Africa focuses on GMES
The ‘Lisbon Declaration on GMES and Africa’ has been adopted at a meeting of organisations and governmental European and African bodies and entities under the aegis of the Portuguese Presidency of the Council of the European Union in Lisbon, Portugal.
The Lisbon Declaration falls under the wider framework of the Africa-European Union (EU) Partnership on Science, Information Society and Space of the Africa-EU Action Plan 2008 to 2010. It calls for the first draft of an action plan for establishing the partnership between GMES and Africa to be submitted to EU and African constituencies by the end of 2008.
The European Commission (EC) and the Commission of the African Union will then lead a consolidation process aimed at submitting the action plan for endorsement at the next EU-Africa Summit foreseen for the end of 2009.
GMES (Global Monitoring for Environment and Security) is a European Union-led initiative in partnership with ESA to combine ground- and space-based observations to develop an integrated environmental monitoring capability. ESA’s role within GMES is to implement the dedicated GMES space component, which involves developing the five Sentinel satellites, and to coordinate contributions from Member States, EUMETSAT (European Organisation for the Exploitation of Meteorological Satellites) and other mission operators.
Opening the 7 December ceremony, ‘Space for Development: the case for GMES and Africa,’ Dr Volker Liebig, Director of ESA’s Earth Observation Programme, said: "Africa is relevant for Europe, and space is relevant for Africa."
"Sustainable development is top on the agenda of the international community, and it is impossible to address this challenge without space assets. The ESA strategy for Africa is therefore the result of a natural evolution of cooperation in the context of the global concerns we face today."
Cooperation between Africa and Europe is not a novelty for ESA. "What topic is better suited to reflect the challenges of Africa and the world in the coming century than the blue gold: water," Liebig said. "Water scarcity is the root for harsh living conditions for millions of individuals as it is the root for political conflicts. ESA is answering the challenge of water management in Africa with the TIGER initiative."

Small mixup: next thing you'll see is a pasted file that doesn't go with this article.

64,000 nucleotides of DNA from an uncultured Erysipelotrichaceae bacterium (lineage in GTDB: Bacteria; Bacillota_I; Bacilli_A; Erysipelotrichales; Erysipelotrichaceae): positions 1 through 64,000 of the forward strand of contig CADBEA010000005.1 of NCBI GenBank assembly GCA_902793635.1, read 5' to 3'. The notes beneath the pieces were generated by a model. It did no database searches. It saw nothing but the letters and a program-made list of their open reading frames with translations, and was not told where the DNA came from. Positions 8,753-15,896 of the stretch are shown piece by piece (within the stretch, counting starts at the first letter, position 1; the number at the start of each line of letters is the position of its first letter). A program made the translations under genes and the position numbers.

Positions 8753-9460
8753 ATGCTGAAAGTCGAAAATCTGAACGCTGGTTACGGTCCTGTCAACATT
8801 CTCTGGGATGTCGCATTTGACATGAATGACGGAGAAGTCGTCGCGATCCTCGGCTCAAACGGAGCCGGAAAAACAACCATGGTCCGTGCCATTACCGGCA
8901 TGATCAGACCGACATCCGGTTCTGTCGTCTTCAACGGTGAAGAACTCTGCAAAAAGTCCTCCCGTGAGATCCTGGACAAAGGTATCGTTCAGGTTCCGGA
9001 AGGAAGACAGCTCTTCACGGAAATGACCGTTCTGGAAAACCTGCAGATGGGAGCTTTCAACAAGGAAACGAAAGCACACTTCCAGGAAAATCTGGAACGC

ESA launched the TIGER Initiative in 2002 following the World Summit on Sustainable Development in Johannesburg. The initiative’s primary objective is to help African countries overcome problems faced in the collection, analysis and dissemination of water-related geo-information by exploiting EO technology. Since then, TIGER has involved more than 150 African organisations investigating the various stages of the water cycle in some 15 projects across the African continent.
In his address, Liebig stressed the experience gained through past cooperation with TIGER, highlighted some major environmental problems facing Africa, such as water scarcity, desertification, loss of biodiversity and food security, and underscored the importance of African participation in order to make the initiative a success.
"Africa will need to focus their user requirements," Liebig said. "The central sentence of the ‘Maputo Declaration’, which calls for the EU to plan an extension of its GMES European initiative to Africa, refers to two actors: the EU to make data and tools available, and the African countries to implement policies for sustainable development in an operational way."
The meeting was preceded by a technical workshop held on 6 December by the EC, ESA and EUMETSAT. The aim of the workshop was to bring African, European and international users and organisations together in order to prepare the technical groundwork for today’s meeting.
GMES is being developed in steps through the introduction of pilot phase services, starting with three fast track services (land, marine, emergency) by the end of 2008. Eleven initial services, which could be successively deployed to support a wide range of needs, have already been identified.
"The very reason for developing a GMES capability in Europe lies in the political recognition of the usefulness of space for improving life on Earth," Liebig concluded. "This political recognition of space makes today’s meeting here in Lisbon possible – and proves to be the best ground for achieving a positive, lasting result for the benefit of Africa and Europe."